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"Life's Essential 8" checklist may significantly slow biological aging

High cardiovascular health seems to slow the pace of biological aging, according to a recent study presented at the American Heart Association’s Scientific Sessions 2023.

Experts at the Mailman School of Public Health at Columbia University Irving Medical Center have found that adherence to the “Life’s Essential 8” checklist could equate to a biological age approximately six years younger than a person’s chronological age.

Life’s Essential 8

“Life’s Essential 8” is a checklist developed by the American Heart Association (AHA) aimed at promoting optimal cardiovascular health. 

The 8-item scoring tool includes healthy sleep, not smoking, regular physical activity, healthy diet, healthy body weight, and blood glucose, cholesterol and blood pressure. An individual’s overall score is calculated using an average of all eight metrics, resulting in scores within three categories: high, moderate or low cardiovascular health.

Focus of the study

The study analyzed over 6,500 adults from the National Health and Nutrition Examination Survey (NHANES) between 2015 and 2018. 

The researchers examined the association between heart and brain health and the biological aging process.

Phenotypic age 

Phenotypic age, a measure of physiological age based on nine clinical blood markers, was used as an indicator of biological aging. 

This metric diverges from one’s chronological age to present a more comprehensive picture of health, encompassing factors such as metabolism, inflammation, and organ function.

Dose-dependent association 

“We found that higher cardiovascular health is associated with decelerated biological aging, as measured by phenotypic age. We also found a dose-dependent association – as heart health goes up, biological aging goes down,” said study study senior author Dr. Nour Makarem.

“Phenotypic age is a practical tool to assess our body’s biological aging process and a strong predictor of future risk of disease and death.”

What the researchers learned 

The findings reveal a stark contrast between individuals with high and low cardiovascular health. Those with high health scores exhibited a negative phenotypic age acceleration, indicating a younger physiological state compared to their actual age.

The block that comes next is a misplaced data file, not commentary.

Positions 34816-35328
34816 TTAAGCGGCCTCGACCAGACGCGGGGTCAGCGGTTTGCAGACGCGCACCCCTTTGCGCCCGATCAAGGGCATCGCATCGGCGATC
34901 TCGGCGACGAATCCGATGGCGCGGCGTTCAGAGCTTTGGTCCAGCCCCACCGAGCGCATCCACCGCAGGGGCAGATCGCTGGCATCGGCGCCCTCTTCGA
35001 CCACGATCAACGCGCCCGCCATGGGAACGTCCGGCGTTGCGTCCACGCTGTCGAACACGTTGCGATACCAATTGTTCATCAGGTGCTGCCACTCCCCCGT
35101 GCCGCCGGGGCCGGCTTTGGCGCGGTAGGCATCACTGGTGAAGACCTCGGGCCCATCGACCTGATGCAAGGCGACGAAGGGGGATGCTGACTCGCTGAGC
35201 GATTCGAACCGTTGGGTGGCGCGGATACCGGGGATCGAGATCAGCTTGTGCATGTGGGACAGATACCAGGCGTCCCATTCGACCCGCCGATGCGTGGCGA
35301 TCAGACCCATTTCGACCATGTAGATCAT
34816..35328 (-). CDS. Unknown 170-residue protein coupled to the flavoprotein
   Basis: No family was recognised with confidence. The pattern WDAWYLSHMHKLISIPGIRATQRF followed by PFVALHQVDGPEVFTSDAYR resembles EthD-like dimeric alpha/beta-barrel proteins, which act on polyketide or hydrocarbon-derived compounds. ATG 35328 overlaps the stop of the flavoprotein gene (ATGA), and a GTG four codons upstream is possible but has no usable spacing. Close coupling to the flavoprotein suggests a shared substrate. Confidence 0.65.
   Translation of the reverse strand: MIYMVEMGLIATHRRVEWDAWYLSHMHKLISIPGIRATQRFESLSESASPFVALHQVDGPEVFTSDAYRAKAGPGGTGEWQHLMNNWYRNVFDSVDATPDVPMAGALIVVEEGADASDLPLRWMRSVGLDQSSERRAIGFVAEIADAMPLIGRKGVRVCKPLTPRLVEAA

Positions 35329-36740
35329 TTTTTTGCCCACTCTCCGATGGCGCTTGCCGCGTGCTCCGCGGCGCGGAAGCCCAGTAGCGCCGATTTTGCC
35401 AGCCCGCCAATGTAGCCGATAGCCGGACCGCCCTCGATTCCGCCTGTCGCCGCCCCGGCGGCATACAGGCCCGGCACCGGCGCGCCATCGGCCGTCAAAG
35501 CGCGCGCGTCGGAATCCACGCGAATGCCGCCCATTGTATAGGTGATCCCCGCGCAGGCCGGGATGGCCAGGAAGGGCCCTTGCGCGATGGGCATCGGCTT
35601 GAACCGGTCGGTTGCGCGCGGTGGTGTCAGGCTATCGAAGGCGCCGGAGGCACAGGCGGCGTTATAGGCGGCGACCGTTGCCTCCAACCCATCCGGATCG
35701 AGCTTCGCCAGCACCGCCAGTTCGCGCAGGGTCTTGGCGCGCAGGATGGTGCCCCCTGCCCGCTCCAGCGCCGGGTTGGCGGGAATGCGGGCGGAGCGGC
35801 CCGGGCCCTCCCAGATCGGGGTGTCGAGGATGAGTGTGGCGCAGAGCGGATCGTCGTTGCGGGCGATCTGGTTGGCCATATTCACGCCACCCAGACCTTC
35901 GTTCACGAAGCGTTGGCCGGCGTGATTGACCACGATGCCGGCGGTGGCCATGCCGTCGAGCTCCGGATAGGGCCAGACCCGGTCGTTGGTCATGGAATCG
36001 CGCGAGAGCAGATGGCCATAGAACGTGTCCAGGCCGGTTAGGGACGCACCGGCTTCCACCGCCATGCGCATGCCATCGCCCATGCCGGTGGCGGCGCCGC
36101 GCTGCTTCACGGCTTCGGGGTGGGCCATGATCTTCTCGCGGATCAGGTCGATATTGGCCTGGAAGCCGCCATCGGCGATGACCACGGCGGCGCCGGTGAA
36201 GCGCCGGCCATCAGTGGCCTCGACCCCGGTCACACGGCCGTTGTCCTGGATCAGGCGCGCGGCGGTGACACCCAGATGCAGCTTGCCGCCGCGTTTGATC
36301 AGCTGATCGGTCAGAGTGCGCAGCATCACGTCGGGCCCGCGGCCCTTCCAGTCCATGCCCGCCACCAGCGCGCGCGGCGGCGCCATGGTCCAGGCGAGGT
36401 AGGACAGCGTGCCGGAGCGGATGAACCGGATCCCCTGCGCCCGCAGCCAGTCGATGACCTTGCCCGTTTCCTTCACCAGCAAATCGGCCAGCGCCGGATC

Conversely, individuals with low scores appeared biologically older than their chronological counterparts.

Importantly, after adjusting for socioeconomic factors, the link between strong cardiovascular health and a younger biological age was consistent. 

Lower risk of death

“Greater adherence to all Life’s Essential 8 metrics and improving your cardiovascular health can slow down your body’s aging process and have a lot of benefits down the line,” said Dr. Makarem.

“Reduced biologic aging is not just associated with lower risk of chronic disease such as heart disease, it is also associated with longer life and lower risk of death.”

Quality of life 

Dr. Donald M. Lloyd-Jones, chair of the writing group for Life’s Essential 8 and a past volunteer president of the American Heart Association, reiterated the importance of this discovery, pointing out that a healthy lifestyle can enhance not only the quantity but also the quality of life.

“These findings help us understand the link between chronological age and biological age and how following healthy lifestyle habits can help us live longer. Everyone wants to live longer, yet more importantly, we want to live healthier longer so we can really enjoy and have good quality of life for as many years as possible,” said Dr. Lloyd-Jones.

Study limitations

The study participants represented a diverse demographic, including a balanced gender split and a broad spectrum of ethnic backgrounds. 

However, the researchers acknowledge a limitation: cardiovascular health was measured only once, preventing the analysis of health changes over time and their effects on phenotypic age.

Study implications 

This research holds considerable implications for public health, suggesting that the promotion of “Life’s Essential 8” could be a pivotal strategy in combating age-related diseases and fostering longevity. 

While further research is needed to understand the long-term impacts of cardiovascular health on aging, the study provides a compelling case for the adoption of heart-healthy habits throughout one’s lifespan.

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